But you did face an uncertain regulatory environment for Cairn.
We have dealt with the royalty issue. And if any changes are required, we will make them. I am fortunate I am part of the quest for (India’s) energy security. My focus is to discover more oil & gas (for the country).
How do you see your local competitors, Oil & Natural Gas Corporation and India’s largest private sector company, Reliance Industries?
ONGC is our 30 per cent partner (in Cairn India). We need more people (in the oil & gas sector). India produces only 14 per cent of its oil requirement. (Currently) there is not much competition. More competition will be better. There is so much required to produce for our energy security.
On your Lanjigarh, Odisha project, is it that the company did not engage enough with the local people and, therefore, it paid the price?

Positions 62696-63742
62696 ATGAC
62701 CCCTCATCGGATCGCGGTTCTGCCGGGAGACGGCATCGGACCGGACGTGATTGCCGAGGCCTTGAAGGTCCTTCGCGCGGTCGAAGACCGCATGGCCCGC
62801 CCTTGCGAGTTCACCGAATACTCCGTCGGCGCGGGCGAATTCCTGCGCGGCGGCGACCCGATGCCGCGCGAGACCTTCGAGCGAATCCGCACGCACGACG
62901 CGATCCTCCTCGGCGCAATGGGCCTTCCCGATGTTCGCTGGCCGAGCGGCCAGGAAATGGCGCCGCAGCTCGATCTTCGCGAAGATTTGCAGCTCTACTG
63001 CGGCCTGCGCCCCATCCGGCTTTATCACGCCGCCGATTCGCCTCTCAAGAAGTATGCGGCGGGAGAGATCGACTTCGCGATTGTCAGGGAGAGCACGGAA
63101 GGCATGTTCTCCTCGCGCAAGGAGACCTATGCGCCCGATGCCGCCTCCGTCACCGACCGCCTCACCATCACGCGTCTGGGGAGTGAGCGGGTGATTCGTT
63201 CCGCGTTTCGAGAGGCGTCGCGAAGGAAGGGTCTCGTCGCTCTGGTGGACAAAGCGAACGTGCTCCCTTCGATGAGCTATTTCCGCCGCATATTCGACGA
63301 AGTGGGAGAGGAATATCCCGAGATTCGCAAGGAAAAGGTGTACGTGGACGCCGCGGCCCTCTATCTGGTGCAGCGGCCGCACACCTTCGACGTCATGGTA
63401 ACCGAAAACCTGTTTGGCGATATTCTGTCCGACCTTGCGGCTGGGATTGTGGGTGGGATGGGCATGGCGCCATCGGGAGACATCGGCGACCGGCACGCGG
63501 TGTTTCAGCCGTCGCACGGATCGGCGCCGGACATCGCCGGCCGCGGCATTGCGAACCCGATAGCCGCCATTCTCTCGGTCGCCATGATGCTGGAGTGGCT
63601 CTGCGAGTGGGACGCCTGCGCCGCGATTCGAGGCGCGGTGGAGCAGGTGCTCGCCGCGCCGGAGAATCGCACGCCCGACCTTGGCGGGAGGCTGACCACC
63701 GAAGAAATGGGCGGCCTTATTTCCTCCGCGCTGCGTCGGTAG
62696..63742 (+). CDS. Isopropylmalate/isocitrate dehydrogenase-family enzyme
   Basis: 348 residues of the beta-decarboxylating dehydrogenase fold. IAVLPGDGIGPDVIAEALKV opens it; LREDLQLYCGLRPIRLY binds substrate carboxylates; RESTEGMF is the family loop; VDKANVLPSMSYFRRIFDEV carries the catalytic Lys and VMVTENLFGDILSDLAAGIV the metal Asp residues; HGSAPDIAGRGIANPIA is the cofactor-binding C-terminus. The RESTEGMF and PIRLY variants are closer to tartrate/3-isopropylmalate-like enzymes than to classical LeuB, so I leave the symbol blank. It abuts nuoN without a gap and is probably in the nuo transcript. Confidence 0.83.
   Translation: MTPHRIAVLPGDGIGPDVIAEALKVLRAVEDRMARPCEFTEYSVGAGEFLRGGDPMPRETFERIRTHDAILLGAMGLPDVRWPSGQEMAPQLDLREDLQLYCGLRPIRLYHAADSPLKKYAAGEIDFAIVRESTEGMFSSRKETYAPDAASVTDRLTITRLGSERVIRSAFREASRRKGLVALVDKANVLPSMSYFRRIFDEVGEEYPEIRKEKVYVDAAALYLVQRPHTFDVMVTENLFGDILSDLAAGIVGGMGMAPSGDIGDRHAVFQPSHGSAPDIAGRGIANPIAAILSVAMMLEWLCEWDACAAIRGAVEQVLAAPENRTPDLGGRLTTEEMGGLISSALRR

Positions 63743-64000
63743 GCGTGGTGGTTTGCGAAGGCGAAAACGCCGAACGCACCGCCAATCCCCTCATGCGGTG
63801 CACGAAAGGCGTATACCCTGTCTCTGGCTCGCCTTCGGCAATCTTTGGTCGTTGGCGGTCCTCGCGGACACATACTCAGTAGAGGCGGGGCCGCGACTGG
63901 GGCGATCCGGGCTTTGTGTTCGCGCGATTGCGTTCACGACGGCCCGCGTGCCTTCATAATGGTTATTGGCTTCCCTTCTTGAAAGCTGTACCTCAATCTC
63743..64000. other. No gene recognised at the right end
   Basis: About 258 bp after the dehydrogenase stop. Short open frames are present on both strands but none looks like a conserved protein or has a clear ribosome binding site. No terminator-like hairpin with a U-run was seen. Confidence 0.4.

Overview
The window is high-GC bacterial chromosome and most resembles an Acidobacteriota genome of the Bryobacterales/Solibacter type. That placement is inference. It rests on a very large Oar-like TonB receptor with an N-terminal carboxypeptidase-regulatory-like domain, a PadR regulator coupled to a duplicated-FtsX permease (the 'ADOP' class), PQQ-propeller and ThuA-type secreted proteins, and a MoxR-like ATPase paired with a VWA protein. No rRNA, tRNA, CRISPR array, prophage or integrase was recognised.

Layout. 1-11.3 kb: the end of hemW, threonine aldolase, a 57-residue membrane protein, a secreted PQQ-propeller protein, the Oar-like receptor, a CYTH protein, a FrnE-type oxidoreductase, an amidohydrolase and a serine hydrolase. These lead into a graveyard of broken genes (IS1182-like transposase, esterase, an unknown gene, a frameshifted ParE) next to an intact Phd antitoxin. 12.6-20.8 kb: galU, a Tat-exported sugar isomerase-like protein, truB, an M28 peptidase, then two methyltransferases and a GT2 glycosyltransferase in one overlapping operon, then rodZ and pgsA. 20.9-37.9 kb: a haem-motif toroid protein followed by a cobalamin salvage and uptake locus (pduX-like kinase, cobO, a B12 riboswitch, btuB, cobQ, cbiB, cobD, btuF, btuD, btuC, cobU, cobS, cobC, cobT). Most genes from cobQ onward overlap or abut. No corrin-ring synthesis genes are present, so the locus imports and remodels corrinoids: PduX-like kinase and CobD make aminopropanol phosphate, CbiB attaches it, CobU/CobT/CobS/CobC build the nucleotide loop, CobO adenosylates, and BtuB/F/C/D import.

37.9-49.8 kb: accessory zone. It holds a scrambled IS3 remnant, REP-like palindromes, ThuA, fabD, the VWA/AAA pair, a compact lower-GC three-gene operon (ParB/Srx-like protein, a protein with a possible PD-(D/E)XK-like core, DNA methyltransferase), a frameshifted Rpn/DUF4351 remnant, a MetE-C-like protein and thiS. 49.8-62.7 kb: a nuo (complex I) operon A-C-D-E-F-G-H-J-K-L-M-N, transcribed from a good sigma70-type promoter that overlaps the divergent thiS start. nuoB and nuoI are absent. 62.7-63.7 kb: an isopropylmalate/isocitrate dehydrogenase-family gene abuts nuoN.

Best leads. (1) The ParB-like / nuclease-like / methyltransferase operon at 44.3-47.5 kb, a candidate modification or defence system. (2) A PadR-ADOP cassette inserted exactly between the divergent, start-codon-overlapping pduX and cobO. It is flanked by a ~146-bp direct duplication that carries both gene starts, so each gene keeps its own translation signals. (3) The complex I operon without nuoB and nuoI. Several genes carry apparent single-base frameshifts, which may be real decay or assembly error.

The first thing we do is to engage with the locals and that’s why we were able to invest. We have made the largest investment in India — Tuticorin, Orissa, Rajasthan and Goa. We could not set up a plant for seven years there but 25,000 people were working day and night and all were local.
At the same time, we have not moved an inch of grass but we have been told we are doing mining! It was probably an international agenda. Nobody in the world expected that such a project could come up in India but we invested $12 billion in the Orissa project.
Only three-four industries are coming up in India. We need at least 300-400 industries. We need oil, aluminium and steel security but that is diminishing. People are scared. We have democracy and there is also foreign involvement (in protests). People can come and comment anything. I am confident that each of our projects is a national project and will make India different. I am not worried that I am not (currently) getting bauxite. We will get all the approvals in time to come because that is the best project.